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Combat Mode

Next, the mind will go into combat mode against the perceived threat. Here, we must remember the pain is caused by the cascading closure and not by anything that is actually happening. Our reactive patterns can be quite powerful and quite automated. Behind the scenes, our default way of thinking is to believe the only option is to close to the source of the pain. We have a limited range of stimuli our attention is able to stay open to, so when we breach our limit, we look at the stimuli as the source that “made us close.”

Heaven and Hell 

We do this instead of considering that the attention is too limited to remain open. This distinction is the difference between heaven and hell, and between the potential for growth and compounded tumescence. It is the very last thing the tumescent mind wants us to do, but

— the moment we can turn inward rather than outward in search of the reason for this pain, there is hope. —

We can grow our attention wide enough to receive more than the extant “we” has ever been able to thus far.

Three Options 

We accept that we cannot control every stroke we will ever get and after some trial and error, we find we are faced with three options: We can grow our attention and receive; we can try to change the other person, the stroke, or the reception of such; or we can be sucked into the tumescent mind, suffering in an endless tumescent spiral of pain, closure, blame, justification, and more pain that will then lead to reactivity as rage, withdrawal, or checkout. Checking out can be anything from going into fantasy, to pumping up other areas, to getting lost in internal narrative—anything that makes us leave this stroke exactly as it is.

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Radical Change  

If, however, we can turn our attention to the offending stroke and, against every single habit, soften and open, something radical changes.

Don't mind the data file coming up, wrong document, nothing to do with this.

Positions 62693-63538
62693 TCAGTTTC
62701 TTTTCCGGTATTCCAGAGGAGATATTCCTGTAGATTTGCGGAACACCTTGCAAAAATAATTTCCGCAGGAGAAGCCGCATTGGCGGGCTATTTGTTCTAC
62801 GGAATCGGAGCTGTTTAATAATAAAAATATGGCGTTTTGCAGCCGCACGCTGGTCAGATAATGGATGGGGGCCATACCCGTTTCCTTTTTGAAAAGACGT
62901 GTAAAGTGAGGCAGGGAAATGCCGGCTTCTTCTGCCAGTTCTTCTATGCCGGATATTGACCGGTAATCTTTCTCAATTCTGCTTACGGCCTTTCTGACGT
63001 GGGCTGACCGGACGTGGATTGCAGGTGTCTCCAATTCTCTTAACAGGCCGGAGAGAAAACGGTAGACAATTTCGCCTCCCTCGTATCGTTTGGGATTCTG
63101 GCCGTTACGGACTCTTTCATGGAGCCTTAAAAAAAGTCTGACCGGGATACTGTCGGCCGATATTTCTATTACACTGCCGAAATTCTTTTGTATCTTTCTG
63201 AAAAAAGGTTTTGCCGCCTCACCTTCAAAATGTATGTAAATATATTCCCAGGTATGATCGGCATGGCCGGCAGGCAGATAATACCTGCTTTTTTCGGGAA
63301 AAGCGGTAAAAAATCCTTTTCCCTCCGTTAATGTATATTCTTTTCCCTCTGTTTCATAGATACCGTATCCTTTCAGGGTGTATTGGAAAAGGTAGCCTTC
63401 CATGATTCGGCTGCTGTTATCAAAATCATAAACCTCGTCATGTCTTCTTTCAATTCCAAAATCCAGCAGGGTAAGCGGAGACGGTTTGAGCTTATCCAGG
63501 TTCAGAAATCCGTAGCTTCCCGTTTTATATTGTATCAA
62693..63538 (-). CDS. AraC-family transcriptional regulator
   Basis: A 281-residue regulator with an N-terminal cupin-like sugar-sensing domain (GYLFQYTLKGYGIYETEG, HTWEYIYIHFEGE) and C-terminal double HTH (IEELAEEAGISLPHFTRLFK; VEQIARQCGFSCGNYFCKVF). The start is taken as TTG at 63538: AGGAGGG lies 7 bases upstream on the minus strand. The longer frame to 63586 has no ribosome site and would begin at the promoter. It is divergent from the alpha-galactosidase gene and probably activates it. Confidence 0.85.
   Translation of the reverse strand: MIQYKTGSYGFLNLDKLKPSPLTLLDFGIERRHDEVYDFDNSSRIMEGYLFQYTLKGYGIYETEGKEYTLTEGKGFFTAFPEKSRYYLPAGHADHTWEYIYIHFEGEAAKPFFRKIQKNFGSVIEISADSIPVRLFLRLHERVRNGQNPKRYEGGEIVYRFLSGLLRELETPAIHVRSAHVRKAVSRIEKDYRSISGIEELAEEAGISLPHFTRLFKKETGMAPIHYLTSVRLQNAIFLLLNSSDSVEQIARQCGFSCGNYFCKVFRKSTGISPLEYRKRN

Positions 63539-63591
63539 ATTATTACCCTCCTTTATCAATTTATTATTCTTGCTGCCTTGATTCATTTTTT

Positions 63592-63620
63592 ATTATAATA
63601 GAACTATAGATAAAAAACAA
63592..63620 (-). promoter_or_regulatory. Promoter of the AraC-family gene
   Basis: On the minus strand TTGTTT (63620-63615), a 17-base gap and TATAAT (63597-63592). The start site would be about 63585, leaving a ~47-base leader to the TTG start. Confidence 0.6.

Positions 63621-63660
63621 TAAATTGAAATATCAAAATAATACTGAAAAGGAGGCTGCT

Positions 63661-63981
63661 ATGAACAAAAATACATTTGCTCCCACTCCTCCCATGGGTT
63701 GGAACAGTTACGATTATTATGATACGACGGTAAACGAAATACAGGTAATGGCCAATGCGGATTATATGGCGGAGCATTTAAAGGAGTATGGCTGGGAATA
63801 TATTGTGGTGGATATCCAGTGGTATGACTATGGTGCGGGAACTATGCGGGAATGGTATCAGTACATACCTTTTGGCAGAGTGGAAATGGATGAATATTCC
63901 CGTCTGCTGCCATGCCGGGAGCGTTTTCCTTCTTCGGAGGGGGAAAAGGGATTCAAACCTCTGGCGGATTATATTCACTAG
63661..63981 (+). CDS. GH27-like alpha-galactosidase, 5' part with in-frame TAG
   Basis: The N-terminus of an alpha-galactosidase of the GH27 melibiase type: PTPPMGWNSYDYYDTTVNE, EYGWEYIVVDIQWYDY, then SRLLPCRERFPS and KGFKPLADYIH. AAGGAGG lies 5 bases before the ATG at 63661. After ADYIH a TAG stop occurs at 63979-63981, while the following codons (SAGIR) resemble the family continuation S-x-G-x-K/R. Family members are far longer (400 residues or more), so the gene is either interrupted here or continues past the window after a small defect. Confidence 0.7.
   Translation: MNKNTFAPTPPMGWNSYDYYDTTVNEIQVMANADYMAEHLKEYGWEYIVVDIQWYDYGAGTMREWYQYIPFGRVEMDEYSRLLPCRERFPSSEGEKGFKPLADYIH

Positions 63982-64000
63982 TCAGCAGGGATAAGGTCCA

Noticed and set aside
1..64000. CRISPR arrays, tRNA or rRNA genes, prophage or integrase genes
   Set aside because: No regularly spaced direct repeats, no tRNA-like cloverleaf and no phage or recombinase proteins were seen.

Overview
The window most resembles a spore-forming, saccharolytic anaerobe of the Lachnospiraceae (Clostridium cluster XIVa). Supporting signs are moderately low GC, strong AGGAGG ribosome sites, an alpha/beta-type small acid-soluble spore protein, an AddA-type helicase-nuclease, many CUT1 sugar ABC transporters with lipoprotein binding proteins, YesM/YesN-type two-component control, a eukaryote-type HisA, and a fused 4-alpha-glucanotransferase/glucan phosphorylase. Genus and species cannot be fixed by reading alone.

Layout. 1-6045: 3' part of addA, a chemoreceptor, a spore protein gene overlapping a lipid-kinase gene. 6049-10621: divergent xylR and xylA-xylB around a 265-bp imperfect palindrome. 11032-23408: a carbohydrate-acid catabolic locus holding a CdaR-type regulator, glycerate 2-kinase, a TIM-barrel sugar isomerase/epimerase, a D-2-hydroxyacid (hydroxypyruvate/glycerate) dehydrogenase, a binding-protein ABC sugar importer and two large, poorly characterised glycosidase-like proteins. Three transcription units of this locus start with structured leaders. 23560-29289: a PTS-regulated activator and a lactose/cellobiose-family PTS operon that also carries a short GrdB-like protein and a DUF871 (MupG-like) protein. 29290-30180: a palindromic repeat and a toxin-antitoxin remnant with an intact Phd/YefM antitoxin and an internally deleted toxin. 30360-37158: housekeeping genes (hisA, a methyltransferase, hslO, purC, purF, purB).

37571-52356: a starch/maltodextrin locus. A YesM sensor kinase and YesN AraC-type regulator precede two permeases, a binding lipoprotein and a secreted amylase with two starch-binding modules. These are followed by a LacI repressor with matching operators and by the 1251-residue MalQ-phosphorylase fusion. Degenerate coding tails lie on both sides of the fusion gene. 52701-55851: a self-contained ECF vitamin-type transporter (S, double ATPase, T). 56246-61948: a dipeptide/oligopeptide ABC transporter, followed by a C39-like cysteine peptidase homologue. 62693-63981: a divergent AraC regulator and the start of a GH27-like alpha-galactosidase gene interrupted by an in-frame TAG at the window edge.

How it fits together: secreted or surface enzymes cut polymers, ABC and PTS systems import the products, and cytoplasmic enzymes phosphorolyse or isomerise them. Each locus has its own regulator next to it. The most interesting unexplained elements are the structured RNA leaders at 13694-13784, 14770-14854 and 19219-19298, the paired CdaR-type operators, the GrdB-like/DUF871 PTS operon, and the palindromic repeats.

— A signal is sent to the mind that the protective shields are not necessary and that we have enough power to meet this “enemy.” —

And just as constriction begets constriction, opening begets opening. With this opening comes the resources to back it, as if the body has just been waiting for permission to bring the power and steadiness it has to offer. We come into contact with another being or experience and we feel a sensation—heat, cold, or sharpness. The moment we start to retract and tighten in reaction, we can instead slow down, soften, and allow ourself to “fill.” This filling is the “exhale” of sensation. We may say we need the experience to go a certain way—to be faster, slower, with more or less intensity—to be able to soften and fill. But we do not need to adjust to the circumstance we find ourselves in. 

The Mind's Protest

This is the tumescent mind with its protest, essentially saying we must contract and withdraw from what does not meet our preference profile. In Erotic practice of all kinds, we aim to work internally, not externally.

Buy The Eros Sutras Vol. 1 Here

Related Sutras:

Sutra 22 | Deserving

Sutra 24 | The Only Thing Wanted Is a Lit-up Us

Sutra 25 | Identity Is the Homeostasis Of the Mind

Related Post:

The Essence of Feminine Spirituality and Divine Feminine Energy